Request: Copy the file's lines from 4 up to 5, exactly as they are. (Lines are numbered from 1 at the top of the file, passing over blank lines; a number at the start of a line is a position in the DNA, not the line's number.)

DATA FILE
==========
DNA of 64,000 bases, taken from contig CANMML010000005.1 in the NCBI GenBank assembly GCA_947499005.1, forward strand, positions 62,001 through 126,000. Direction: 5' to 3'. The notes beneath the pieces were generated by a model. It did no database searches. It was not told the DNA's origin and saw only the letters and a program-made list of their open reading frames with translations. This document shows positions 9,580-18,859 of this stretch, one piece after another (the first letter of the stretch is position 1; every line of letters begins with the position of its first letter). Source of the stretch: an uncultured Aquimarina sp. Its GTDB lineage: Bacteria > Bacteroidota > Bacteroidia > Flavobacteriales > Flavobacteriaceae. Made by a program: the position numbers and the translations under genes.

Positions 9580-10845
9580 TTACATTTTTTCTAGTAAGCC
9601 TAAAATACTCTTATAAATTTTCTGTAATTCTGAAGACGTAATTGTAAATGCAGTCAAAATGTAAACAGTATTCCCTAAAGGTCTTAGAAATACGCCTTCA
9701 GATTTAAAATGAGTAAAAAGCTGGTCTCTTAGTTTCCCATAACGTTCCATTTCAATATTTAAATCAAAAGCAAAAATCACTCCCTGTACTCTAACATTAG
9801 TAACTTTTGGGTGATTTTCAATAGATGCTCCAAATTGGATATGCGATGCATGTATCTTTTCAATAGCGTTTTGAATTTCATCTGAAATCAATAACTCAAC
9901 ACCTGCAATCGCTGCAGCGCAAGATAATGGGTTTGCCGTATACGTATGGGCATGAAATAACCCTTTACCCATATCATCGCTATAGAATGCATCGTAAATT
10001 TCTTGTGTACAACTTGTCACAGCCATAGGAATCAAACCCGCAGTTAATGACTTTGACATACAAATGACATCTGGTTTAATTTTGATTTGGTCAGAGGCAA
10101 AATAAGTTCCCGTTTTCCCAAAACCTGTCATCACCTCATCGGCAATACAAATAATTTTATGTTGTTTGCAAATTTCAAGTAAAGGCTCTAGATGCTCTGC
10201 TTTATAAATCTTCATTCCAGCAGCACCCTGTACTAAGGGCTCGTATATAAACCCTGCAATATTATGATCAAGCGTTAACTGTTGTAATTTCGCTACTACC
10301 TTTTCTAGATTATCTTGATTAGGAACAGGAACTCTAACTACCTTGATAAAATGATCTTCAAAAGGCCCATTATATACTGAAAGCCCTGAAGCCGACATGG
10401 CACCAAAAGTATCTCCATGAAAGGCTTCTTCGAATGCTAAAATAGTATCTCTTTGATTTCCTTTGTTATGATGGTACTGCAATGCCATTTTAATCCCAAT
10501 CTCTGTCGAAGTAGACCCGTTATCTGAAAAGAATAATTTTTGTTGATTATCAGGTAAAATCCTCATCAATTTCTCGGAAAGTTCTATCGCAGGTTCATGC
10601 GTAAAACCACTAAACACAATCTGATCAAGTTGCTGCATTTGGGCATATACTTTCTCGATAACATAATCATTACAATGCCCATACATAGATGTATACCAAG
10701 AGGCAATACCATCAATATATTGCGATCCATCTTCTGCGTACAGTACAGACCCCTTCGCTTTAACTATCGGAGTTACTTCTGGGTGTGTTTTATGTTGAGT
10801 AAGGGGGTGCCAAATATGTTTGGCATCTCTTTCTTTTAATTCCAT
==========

9601 TAAAATACTCTTATAAATTTTCTGTAATTCTGAAGACGTAATTGTAAATGCAGTCAAAATGTAAACAGTATTCCCTAAAGGTCTTAGAAATACGCCTTCA
9701 GATTTAAAATGAGTAAAAAGCTGGTCTCTTAGTTTCCCATAACGTTCCATTTCAATATTTAAATCAAAAGCAAAAATCACTCCCTGTACTCTAACATTAG